2. We give ourselves permission to grieve.
Many times, we need to feel in order to heal. We need to recognize, name, and experience the grief that came with not having the mother our hearts craved. In many ways, we’re mourning a death—the death of a childhood dream, of parent-child expectations, and of all those moments we’d never experience.
According to Sarah Flynn, a registered counselor with Synergia Counseling and Consulting, “Grief is a necessary and restorative process that permits a person to bring new life and a renewed sense of hope to childhood hardship and deprivation. Looked at in this way, grief allows us to cleanse ourselves of hurt and loss and continue to grow and expand our sense of ourselves.” She suggests our failure to grieve well “can be more emotionally devastating than the loss itself.”
As we turn to God in the middle of our pain and seek His guidance, He’ll reveal deep wounds we’ve long suppressed. Not to hurt us, but to heal us. I’ve found such freedom in regularly praying Psalm 139:23-24, which states, “Search me, God, and know my heart; test me and know my anxious thoughts. 24 See if there is any offensive way in me, and lead me in the way everlasting” (NIV).
Using that passage as a prayer prompt, I might say, “Search me, God. Uncover those hidden hurts, those lies that have taken root deep within me. You know my every thought, including those that hold me in bondage. Remove every offensive, non-life-giving thing within me and lead me toward Your perfect, joy-filled ways.”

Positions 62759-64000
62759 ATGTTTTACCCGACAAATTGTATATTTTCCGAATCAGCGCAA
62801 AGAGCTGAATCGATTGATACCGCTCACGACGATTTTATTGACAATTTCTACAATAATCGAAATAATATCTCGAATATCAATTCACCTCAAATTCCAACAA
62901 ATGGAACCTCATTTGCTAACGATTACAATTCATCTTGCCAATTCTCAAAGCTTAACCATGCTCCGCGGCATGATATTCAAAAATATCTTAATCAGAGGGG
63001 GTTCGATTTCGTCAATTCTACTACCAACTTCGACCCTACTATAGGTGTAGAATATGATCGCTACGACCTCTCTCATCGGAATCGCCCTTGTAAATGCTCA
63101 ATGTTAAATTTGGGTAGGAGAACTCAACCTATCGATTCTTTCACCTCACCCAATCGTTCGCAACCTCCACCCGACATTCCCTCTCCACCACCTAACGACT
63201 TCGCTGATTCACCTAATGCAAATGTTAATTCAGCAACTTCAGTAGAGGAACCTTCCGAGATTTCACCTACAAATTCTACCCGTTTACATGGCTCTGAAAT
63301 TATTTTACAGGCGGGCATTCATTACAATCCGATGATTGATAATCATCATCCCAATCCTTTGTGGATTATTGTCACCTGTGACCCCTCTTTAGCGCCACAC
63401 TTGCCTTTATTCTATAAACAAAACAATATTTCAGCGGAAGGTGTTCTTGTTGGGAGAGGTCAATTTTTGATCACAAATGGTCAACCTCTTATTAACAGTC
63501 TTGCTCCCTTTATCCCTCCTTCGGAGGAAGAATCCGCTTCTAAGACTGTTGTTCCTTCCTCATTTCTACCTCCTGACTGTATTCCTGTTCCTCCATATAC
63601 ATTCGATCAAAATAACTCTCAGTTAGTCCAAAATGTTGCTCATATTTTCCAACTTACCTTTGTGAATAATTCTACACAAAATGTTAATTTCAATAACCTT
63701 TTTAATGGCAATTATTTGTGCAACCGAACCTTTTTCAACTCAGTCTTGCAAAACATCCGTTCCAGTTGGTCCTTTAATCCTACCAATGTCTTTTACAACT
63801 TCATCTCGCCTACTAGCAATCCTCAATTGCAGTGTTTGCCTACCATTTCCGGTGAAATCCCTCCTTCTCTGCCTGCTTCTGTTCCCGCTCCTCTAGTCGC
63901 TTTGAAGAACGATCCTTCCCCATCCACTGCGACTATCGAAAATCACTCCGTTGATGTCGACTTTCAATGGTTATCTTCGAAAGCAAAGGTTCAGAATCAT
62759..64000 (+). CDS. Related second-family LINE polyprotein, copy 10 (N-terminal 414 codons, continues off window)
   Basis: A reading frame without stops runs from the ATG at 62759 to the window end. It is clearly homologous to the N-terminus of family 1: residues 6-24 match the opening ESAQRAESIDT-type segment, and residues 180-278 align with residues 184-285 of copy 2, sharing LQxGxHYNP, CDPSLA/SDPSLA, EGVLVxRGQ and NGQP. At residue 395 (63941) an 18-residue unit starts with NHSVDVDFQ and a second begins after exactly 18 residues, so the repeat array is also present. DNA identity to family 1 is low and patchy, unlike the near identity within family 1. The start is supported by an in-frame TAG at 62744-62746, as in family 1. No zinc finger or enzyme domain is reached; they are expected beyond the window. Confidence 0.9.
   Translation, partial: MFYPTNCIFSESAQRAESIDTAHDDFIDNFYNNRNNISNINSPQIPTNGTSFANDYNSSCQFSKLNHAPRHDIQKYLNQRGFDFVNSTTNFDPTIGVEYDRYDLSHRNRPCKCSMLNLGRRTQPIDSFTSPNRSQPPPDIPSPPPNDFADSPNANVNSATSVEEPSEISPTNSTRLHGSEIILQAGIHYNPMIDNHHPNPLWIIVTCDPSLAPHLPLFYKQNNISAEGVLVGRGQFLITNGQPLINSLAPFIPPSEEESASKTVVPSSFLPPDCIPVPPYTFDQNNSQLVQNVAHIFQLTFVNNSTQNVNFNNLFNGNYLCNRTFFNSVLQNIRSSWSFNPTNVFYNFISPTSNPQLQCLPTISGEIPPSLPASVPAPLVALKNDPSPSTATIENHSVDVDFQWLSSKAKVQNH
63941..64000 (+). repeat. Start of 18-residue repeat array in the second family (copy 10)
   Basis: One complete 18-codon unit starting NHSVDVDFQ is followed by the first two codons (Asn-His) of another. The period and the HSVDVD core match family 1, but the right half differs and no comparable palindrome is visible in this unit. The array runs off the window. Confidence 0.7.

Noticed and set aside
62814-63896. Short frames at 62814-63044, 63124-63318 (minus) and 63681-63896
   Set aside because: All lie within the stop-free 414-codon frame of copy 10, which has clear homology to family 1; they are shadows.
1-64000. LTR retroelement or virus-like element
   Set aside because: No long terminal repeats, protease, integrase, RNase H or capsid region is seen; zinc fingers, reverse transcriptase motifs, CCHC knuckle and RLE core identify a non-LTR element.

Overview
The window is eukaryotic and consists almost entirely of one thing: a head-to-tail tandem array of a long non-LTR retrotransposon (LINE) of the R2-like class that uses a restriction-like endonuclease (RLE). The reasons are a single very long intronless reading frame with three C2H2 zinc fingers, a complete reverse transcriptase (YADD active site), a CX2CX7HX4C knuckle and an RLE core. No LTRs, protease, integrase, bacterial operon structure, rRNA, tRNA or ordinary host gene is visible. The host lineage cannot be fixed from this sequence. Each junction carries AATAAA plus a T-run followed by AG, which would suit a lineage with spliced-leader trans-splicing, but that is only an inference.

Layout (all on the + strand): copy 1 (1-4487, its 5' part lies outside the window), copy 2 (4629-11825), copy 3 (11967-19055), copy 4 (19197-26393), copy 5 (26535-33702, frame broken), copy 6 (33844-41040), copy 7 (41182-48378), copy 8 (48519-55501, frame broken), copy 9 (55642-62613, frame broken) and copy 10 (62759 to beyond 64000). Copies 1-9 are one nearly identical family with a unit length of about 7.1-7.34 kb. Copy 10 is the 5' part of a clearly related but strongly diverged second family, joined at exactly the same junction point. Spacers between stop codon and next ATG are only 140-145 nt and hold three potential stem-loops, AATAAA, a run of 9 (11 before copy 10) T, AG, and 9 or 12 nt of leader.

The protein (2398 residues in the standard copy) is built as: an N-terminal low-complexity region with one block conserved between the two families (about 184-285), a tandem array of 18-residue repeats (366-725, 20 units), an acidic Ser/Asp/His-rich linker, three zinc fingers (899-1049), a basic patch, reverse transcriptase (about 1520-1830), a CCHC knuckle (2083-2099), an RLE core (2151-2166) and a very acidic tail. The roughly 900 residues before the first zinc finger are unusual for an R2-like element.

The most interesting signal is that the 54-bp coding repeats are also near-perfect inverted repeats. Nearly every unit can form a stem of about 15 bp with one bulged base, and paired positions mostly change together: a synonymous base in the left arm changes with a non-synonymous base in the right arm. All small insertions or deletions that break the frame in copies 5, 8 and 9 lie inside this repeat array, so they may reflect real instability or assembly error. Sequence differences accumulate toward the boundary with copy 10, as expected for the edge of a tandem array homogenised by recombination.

3. View the situation through the lens of grace.
I experienced the greatest healing once I began viewing my mother and her behavior with grace. I realized she never intended to hurt me. I knew some of the hurts and abandonment she herself had suffered. I came to realize that much of her behavior stemmed from the brokenness she had experienced. While this newfound understanding didn’t justify her actions, it did stir empathy within me. And gratitude that God was bringing me to a place of increased wholeness, not because I deserved it but simply because He was loving and good.
I imagine I’ll always feel a tinge of sadness when Mother’s Day comes. We all long for our moms, after all. But I now know the power and comfort that comes when we invite God into our wounded places and follow His lead toward increased freedom. He gives us His truth-filled perspective of the situation and our moms, helps us to grieve well, and to view our entire lives—our shortcomings and the shortcomings of others, through the understanding of grace.
Photo Credit: © Getty Images/Katarzyna Bialasiewicz